The hypocrisy police are jumping all over Hillary Clinton now that she is vowing to drive “unaccountable money” out of politics.

Her critics scoff at the notion that this wealthy one-percenter, who will probably obliterate the record for presidential fundraising in the 2016 cycle, is positioning herself as a champion of campaign finance reform.

But is that fair?

Well, it’s hard to argue against the dark shadow of unregulated money when your family’s foundation is taking in all kinds of cash from foreign governments and other outfits that want to cozy up to a potential president and first spouse.

The Clinton Foundation has now agreed to limit its contribution from foreign regimes in a compromise that satisfies no one. It’s now okay to take the big bucks from Britain, Germany, Canada, Australia, Norway and the Netherlands, but not from more “controversial” countries such as Saudi Arabia and Oman. This sort of backdoor financial channel clearly undercuts any financial reform message from Hillary, who has now resigned from the board. This issue is not going away.

But there’s another level on which I think Hillary is getting a bit of a bum rap. And that is the notion that she shouldn’t call for campaign finance reform while on track to raise well over than $2 billion—with hundreds of millions coming from super PACs.

No candidate can engage in unilateral disarmament. If you’re running under a system that amounts to a financial arms race, you have to play to win. You can talk about your ideas for reform, but you can’t allow the other candidates to bury you on the fundraising front.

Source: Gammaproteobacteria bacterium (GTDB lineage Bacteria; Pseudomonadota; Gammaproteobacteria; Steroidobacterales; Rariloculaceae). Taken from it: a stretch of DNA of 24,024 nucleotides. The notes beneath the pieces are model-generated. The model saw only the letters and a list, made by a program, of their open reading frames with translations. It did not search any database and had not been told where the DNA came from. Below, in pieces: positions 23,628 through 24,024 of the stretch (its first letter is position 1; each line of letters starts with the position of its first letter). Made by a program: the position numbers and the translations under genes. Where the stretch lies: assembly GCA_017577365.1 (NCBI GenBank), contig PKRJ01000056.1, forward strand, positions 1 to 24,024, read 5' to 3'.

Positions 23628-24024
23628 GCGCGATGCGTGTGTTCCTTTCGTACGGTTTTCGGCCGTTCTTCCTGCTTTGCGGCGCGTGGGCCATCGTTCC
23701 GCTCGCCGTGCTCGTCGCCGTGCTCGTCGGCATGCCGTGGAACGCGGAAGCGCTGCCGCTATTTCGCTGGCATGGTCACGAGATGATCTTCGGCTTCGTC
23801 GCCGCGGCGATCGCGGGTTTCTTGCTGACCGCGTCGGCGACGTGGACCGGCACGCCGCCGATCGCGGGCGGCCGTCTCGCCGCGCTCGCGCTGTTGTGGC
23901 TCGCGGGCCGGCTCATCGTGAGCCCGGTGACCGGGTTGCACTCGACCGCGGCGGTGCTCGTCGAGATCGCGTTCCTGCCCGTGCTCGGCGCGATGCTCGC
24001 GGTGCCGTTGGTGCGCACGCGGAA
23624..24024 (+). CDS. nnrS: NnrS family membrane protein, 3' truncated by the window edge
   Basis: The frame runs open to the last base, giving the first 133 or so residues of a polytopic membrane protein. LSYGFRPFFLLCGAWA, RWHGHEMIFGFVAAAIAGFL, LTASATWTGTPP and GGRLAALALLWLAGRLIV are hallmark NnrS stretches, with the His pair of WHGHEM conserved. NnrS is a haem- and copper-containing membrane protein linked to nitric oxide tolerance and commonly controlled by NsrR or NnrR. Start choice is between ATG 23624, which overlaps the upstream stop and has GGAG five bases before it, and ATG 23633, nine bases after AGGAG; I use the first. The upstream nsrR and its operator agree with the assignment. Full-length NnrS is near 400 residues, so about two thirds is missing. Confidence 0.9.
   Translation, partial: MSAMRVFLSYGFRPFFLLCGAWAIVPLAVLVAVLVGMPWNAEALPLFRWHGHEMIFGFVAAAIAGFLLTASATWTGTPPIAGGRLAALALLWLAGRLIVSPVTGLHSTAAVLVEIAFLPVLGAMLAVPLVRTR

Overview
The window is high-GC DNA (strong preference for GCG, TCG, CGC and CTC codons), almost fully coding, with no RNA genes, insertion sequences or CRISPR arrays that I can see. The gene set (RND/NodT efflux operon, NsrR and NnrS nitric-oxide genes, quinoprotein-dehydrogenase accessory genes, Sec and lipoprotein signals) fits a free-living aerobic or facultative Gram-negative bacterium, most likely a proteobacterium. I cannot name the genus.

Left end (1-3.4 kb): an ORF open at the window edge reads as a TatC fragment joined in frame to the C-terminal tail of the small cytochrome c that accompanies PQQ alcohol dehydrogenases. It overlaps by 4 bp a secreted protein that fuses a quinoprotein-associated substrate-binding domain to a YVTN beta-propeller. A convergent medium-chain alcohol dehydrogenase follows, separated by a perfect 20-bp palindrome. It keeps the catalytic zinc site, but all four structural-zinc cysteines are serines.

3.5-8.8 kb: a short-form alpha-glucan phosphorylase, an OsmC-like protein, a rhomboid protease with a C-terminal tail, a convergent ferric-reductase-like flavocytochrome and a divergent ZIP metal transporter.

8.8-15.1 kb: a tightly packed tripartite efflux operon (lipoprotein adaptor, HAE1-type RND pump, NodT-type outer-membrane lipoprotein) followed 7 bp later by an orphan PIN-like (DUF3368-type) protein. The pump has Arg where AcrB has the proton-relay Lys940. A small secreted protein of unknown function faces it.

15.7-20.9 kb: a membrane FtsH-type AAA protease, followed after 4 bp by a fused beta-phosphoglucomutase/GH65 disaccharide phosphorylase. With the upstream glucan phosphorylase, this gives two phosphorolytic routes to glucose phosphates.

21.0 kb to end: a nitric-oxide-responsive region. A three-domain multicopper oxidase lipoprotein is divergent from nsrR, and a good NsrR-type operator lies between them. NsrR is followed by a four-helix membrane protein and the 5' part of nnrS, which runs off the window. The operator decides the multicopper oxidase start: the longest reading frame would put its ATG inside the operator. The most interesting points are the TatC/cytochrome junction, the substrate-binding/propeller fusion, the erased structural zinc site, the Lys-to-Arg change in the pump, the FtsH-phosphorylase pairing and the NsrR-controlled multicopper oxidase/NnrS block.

The press gave President Obama an utter pass on this issue when he ran as an advocate of public financing, only to renege on the idea when he realized that he could raise massive amounts of money and not have to abide by any spending limits. It was this president who escalated the arms race, and the Supreme Court’s 2010 Citizens United decision—aimed at a film about Hillary—let corporations and anonymous donors in on the action.

But here’s why I’m skeptical about Clinton’s professed interest in the issue. She declared the other day that she wants to “fix our dysfunctional political system and get unaccountable money out of it once and for all, even if it takes a constitutional amendment.”

Whenever you hear a politician talking about a constitutional amendment, it’s a punt. They are extraordinarily difficult to pass, requiring two-thirds approval in Congress and then three-quarters of the state legislatures. The process takes years.

When Republican candidates talk about a constitutional amendment to balance the budget, it’s a punt. When George W. Bush campaigned on a constitutional amendment to ban same-sex marriage, he never pushed it after the election. And for Hillary Clinton to invoke that specter means it’s more of an issue to appeal to good-government liberals than a serious attempt to change the system.

So she’d better start raising truckloads full of dough, because the “dysfunctional” system isn’t changing any time soon.

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